Contributor Acknowledgement — all these suggestions were directed toward leadership

  • Implement a “thank you mentality”.
  • More public appreciation of volunteers, especially from leadership.
  • Better acknowledgement of all contributors (not just core/code contributors).


These suggestions were directed toward leadership and contributors. There is a mixture of tactics and processes, with implementation that ranges from quite easy to quite difficult.

Project Management

  • Start projects with an open call for release acceptance criteria (and refine privately).
  • Find a way to make testing betaBeta A pre-release of software that is given out to a large group of users to trial under real conditions. Beta versions have gone through alpha testing in-house and are generally fairly close in look, feel and function to the final product; however, design changes often occur as part of the process. & RCRelease Candidate A beta version of software with the potential to be a final product, which is ready to release unless significant bugs emerge. easier for non-developers.
  • Overhaul the Beta Test pluginPlugin A plugin is a piece of software containing a group of functions that can be added to a WordPress website. They can extend functionality or add new features to your WordPress websites. WordPress plugins are written in the PHP programming language and integrate seamlessly with WordPress. These can be free in the WordPress.org Plugin Directory https://wordpress.org/plugins/ or can be cost-based plugin from a third-party, make it user-focused not developer-focused
  • Conduct a pre-release audit against WordPress coding standardsWordPress Coding Standards The Accessibility, PHP, JavaScript, CSS, HTML, etc. coding standards as published in the WordPress Coding Standards Handbook. May also refer to The collection of PHP_CodeSniffer rules (sniffs) used to format and validate PHP code developed for WordPress according to the PHP coding standards. (existing guidelines aren’t clearly actual rules or advice)
  • Start having regular (but not constant) releases.
  • Involve internationalization and accessibilityAccessibility Accessibility (commonly shortened to a11y) refers to the design of products, devices, services, or environments for people with disabilities. The concept of accessible design ensures both “direct access” (i.e. unassisted) and “indirect access” meaning compatibility with a person’s assistive technology (for example, computer screen readers). (https://en.wikipedia.org/wiki/Accessibility) sooner.
  • Decision-makers — or someone who can speak confidently for them — should attend devchat and bug scrubs.
  • More effective milestone management (to combat scope creep).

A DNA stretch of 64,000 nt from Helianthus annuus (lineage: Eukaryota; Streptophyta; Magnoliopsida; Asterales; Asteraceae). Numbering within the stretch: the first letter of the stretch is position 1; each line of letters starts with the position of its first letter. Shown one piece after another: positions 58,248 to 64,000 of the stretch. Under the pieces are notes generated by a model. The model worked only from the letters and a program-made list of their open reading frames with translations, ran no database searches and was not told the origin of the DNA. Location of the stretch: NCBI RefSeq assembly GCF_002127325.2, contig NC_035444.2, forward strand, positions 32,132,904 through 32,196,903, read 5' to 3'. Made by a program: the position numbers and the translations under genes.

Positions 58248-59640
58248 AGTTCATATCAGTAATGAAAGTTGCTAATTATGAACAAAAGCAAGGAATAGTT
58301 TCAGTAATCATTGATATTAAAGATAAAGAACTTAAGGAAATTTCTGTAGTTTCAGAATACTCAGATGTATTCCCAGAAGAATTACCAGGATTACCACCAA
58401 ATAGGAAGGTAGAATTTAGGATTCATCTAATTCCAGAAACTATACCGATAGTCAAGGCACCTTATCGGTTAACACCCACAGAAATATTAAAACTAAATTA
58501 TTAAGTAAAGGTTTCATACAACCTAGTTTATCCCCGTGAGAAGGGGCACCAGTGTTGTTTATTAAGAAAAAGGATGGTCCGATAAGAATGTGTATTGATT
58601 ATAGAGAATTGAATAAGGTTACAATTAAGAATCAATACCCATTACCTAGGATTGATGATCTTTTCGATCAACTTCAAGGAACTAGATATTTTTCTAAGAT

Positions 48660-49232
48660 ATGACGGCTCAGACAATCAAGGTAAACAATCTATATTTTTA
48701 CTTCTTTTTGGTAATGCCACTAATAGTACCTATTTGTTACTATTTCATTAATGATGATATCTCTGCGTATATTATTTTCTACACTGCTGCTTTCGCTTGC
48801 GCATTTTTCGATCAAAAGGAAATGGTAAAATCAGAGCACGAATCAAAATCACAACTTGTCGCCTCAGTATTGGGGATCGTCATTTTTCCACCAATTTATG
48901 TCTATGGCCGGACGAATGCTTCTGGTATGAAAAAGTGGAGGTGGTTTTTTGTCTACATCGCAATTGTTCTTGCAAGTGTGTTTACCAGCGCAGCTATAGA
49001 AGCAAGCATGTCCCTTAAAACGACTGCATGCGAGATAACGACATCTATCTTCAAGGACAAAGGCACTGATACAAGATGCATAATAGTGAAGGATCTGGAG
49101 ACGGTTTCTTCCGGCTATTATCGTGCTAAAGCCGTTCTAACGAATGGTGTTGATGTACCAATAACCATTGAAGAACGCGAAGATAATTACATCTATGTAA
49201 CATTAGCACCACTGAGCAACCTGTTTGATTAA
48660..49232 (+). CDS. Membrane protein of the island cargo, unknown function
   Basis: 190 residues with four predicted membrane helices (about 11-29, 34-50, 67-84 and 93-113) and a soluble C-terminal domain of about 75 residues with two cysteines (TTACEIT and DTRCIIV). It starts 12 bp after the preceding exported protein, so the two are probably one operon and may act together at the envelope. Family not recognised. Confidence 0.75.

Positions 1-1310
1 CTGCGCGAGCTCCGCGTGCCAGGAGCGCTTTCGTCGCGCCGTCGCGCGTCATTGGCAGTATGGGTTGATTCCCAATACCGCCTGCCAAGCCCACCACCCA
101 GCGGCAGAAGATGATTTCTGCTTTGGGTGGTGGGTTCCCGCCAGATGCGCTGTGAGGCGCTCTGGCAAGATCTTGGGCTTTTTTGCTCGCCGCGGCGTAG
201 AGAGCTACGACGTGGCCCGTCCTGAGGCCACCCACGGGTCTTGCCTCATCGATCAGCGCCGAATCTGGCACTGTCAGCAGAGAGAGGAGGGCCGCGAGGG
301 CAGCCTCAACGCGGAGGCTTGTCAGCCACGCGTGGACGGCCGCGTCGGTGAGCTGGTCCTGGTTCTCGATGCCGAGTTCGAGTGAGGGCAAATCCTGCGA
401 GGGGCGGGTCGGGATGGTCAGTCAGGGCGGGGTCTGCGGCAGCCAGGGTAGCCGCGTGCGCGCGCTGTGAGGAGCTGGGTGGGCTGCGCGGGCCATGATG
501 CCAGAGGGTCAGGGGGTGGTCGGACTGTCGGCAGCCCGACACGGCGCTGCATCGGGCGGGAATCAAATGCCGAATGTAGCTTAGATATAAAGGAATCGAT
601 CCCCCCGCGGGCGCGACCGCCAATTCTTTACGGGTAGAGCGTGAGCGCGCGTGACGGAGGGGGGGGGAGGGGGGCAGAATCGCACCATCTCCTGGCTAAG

• No new features after beta 1.
  • Require minimum beta periods for potentially breaking features.
  • Have the About page ready by RC1.

Leadership Training was requested in the following areas:

  • constructive critique
  • conflict de-escalation (calling in vs calling out)
  • public relations
  • mass communications


There was broad agreement on most requested things to stop. In general, these suggestions were directed toward leadership.


  • Making decisions in private (many noted that some decisions must be made privately, but in that case recap posts were suggested).
  • Marking issues as “invalid” or “out of scope” without additional context (this frequently came up with contributor acknowledgement).
  • Poor feedback management practices (taking feedback as personal attacks, deleting/censoring reviews, assuming bad intent).
  • Assuming that great developers are also great communicators.


  • Disorganized management practices.
  • Moving timelines without communication (esp the release date).
  • Releasing immediately before flagship events and holidays.


  • Letting a feature focus consume project-wide focuses.
  • Excluding contributions that don’t relate to the current feature/release focus.


There was also a lot of agreement around what went well in the release, and those are listed below.

  • Beginning the work with design.
  • Remaining mindful of accessibility (it was noted that there’s room for improvement).
  • Remaining mindful of site maintainers and users.
  • Having multiple focus leads within a single release team.
  • Using the feature pluginFeature Plugin A plugin that was created with the intention of eventually being proposed for inclusion in WordPress Core. See Features as Plugins. to lower the barrier to entry for early adoption.
  • Using issues, tags, milestones, projects, etc in GitHubGitHub GitHub is a website that offers online implementation of git repositories that can easily be shared, copied and modified by other developers. Public repositories are free to host, private repositories require a paid subscription. GitHub introduced the concept of the ‘pull request’ where code changes done in branches by contributors can be reviewed and discussed before being merged be the repository owner. https://github.com/.

Footnote: There were multiple responses voicing concern for relying too heavily on Gary’s technical knowledge and experience. There were also multiple responses voicing support for Josepha’s behind-the-scenes work. Neither of those seemed relevant to the release itself, but it seemed important to document.

A Few Changes Already in Motion

The 5.0 release happened a while ago, and contributors have already started making changes that seemed feasible and compelling.

  • Start cross-posting updates about the release process and devchat to other sites in the Make network.
  • Update and standardize the unwritten parts of the release guidelines so developers know what to expect.
  • Developer documentation should be available at the time of RC1.
  • Communicate about planning discussions and decisions (ie release dates, project timing, and any adjustments) on relevant Make sites.
  • More effective communication between teams in the project.

Feedback, Please!

To help determine the highest priority item, I have two questions I want you to answer based on the information collected above. Note: Simply having the most votes doesn’t mean I can automatically fix something. This is to help me get some priorities sorted out.

  1. If you could magically implement one suggestion listed above, what would it be?
  2. If you were personally responsible for implementing one change above, what would you choose?